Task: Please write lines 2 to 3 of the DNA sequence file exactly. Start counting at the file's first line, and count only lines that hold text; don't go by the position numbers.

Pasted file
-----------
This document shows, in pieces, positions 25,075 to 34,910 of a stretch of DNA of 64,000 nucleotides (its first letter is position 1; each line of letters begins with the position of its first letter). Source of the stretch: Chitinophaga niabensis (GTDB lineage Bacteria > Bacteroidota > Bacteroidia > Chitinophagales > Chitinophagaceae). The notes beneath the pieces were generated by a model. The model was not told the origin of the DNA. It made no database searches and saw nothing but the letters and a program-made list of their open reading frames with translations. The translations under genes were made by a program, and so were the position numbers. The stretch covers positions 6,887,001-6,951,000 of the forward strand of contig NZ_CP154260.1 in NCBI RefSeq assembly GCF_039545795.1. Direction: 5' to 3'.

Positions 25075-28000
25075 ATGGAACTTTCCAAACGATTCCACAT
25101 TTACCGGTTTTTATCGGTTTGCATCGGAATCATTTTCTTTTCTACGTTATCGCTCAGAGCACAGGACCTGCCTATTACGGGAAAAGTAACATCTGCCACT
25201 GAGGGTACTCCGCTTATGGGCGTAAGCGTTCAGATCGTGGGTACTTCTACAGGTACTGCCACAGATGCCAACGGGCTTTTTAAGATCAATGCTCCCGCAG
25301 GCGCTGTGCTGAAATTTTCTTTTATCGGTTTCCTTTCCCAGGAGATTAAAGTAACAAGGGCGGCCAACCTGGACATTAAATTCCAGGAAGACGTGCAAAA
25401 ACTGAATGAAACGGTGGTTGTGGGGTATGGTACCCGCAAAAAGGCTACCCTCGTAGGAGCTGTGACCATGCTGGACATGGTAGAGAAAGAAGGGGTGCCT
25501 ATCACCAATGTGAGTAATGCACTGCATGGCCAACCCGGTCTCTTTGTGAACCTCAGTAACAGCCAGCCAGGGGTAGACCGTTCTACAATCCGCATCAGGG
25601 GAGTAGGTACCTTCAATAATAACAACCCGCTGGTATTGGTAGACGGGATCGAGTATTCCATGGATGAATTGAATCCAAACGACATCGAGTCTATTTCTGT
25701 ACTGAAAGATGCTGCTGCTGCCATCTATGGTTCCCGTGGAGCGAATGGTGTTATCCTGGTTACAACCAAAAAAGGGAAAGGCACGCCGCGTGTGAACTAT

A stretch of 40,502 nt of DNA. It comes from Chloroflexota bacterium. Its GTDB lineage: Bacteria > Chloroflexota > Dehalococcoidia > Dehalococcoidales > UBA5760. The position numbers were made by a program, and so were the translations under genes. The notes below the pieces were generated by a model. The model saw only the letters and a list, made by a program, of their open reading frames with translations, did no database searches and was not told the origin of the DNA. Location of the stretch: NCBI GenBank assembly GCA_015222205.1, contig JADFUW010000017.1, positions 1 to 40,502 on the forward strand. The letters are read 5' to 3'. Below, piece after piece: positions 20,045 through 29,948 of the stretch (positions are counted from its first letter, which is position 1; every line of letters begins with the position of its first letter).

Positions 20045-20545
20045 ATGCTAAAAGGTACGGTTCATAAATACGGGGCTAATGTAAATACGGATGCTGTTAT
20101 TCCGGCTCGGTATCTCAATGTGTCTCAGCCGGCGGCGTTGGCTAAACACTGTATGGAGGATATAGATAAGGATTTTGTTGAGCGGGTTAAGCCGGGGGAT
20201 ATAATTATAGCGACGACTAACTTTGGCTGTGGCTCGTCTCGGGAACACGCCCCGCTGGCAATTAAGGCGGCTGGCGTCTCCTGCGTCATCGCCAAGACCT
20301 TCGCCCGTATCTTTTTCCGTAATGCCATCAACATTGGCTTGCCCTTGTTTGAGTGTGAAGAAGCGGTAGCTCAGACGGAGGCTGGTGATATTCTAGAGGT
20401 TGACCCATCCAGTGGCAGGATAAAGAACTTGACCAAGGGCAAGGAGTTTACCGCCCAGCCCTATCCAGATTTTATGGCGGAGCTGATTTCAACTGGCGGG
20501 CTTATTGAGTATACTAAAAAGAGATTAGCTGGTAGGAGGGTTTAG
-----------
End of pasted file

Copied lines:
Positions 25075-28000
25075 ATGGAACTTTCCAAACGATTCCACAT